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Original article published on The University of Melbourne Staff Hub

Melbourne Connect Site History - The Former Royal Women's Hospital

Melbourne Connect is being built on the site of the former Royal Women’s Hospital, which carries a lot of history as the welcoming point for many a Melbournian.

Originally The University of Melbourne planned to redevelop the site without demolishing the hospital, but helicopter flight path restrictions rendered that plan impossible.

The former Royal Women’s Hospital opened at the Swanston Street site in 1858 and increased in size until it was Australia’s busiest birth ward. It was closed in 2008 when the new hospital opened on Flemington Road.

The Royal Women’s Hospital was originally established at Eastern Hill by doctors Richard Tracy and John Maund on 19 August 1856 as a place where underprivileged women could give birth under medical supervision. Mrs Frances Perry, who was married to the Bishop of Melbourne, led a group of women who assisted the doctors.

It was the first specialist teaching hospital in the Antipodes, and the first hospital in Australia to train nurses and midwives. It was also the first hospital in Australia to hold postgraduate classes for nurses.

It was only two years after its establishment that the hospital was relocated to the Carlton site in 1856. In 1884 the hospital was renamed The Hospital for Women. Its royal title was conferred in 1954.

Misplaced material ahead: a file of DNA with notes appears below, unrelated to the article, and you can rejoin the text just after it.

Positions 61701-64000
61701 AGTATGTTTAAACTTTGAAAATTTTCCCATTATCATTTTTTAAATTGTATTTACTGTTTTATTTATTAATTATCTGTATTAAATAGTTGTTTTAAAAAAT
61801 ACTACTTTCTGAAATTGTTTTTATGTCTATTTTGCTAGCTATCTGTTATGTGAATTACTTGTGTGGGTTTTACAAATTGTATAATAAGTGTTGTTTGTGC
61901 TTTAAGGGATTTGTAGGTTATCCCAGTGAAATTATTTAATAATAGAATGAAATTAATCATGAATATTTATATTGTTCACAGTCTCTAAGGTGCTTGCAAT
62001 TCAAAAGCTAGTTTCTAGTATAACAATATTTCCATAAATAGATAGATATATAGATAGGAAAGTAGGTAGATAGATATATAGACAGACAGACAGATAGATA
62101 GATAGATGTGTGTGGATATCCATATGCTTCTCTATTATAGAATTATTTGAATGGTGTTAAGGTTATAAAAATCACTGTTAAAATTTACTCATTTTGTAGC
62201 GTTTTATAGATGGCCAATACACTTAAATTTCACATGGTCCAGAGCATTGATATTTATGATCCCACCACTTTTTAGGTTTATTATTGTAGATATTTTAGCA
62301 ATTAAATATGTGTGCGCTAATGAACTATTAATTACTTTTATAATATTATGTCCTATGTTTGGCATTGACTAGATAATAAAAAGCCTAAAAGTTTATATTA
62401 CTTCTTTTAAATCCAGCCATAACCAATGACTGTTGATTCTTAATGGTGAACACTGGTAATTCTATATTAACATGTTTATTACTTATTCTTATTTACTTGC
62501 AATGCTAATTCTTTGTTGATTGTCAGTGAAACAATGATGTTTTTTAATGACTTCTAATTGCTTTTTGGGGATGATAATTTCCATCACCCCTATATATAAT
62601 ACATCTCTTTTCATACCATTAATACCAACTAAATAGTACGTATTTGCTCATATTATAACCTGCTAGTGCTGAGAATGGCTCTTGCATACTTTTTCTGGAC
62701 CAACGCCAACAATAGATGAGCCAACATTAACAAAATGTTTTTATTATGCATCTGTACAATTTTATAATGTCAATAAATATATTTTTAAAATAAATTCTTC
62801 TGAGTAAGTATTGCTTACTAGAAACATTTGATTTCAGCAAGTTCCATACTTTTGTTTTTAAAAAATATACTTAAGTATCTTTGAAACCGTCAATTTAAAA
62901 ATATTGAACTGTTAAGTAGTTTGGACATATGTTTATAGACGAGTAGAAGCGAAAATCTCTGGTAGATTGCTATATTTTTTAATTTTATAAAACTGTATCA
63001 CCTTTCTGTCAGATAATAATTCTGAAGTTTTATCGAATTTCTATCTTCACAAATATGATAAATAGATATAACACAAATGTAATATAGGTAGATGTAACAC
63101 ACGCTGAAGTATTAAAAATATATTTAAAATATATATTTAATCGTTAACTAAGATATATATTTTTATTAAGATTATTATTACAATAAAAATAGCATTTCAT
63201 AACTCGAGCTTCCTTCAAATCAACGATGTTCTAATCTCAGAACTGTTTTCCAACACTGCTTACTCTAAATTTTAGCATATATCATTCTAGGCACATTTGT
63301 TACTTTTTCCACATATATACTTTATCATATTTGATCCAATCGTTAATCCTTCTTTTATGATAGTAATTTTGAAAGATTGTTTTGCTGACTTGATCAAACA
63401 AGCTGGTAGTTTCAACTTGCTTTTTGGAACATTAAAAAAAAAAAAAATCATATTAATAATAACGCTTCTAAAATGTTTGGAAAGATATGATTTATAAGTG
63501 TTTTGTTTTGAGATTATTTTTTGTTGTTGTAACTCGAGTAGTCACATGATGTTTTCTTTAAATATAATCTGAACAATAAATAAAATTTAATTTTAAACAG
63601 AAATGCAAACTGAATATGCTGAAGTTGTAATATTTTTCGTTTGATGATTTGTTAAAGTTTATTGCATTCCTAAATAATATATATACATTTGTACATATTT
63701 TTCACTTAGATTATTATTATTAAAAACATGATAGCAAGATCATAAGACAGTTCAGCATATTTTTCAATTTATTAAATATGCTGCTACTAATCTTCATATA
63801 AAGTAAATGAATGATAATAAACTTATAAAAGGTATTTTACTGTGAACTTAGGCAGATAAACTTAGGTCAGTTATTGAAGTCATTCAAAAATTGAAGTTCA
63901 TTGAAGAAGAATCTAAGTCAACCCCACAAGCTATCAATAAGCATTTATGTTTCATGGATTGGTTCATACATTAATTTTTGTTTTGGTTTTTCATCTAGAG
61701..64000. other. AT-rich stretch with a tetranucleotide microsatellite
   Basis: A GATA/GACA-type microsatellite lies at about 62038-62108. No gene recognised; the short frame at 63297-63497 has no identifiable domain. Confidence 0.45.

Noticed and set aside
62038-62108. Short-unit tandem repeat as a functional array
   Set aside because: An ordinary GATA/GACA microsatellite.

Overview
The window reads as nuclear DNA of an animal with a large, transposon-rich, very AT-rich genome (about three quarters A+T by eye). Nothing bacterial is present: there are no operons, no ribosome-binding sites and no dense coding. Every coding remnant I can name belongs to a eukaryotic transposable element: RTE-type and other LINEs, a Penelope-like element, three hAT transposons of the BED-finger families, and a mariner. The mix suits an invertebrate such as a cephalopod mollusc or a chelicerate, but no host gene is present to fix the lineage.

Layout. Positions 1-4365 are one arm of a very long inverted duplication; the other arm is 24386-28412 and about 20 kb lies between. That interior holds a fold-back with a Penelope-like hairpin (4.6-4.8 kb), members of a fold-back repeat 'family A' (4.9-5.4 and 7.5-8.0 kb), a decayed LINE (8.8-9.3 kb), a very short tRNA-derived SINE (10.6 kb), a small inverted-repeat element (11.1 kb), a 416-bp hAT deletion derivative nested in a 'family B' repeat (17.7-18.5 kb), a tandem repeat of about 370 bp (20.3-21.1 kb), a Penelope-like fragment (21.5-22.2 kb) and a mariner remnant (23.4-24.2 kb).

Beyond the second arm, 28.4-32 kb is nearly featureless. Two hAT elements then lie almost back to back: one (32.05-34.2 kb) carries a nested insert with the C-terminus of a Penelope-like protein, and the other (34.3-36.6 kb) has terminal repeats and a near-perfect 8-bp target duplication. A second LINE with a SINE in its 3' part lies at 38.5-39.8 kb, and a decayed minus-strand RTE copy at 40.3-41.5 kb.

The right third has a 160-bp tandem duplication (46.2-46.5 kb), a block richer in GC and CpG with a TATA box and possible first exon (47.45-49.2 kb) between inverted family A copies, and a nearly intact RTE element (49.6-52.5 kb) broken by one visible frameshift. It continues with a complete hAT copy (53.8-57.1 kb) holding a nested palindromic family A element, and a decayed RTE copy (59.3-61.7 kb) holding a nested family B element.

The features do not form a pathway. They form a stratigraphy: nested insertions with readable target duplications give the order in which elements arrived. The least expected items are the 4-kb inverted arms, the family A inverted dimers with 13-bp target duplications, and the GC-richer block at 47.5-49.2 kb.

In 2005 the redevelopment and relocation of the Royal Women’s was announced by then Victorian Premier Steve Bracks and Health Minister Bronwyn Pike, with the new building and facilities opening in June 2008.

Although the site holds many happy memories for generations of Victorians, we must acknowledge the hospital’s sad and complex history. The institution played a role in forcibly removing babies from their mothers – and the enduring impact on Indigenous Australians as a result of their stolen generations.

The University of Melbourne bought the 8000 square metre site in 2012 and revealed plans for Melbourne Connect and its new beginnings (then referred to as the Carlton Connect Initiative) in 2014.

The Melbourne Connect design incorporates elements of the old building, with brickwork repurposed from the demolished 3AW building, and digital screens displaying the history of the Royal Women’s.

Melbourne Connect features public spaces including the Science Gallery and will host a range of events open to the public, giving those same Melbournians who began their lives at the Royal Women’s the opportunity to see how the site continues to shape the future.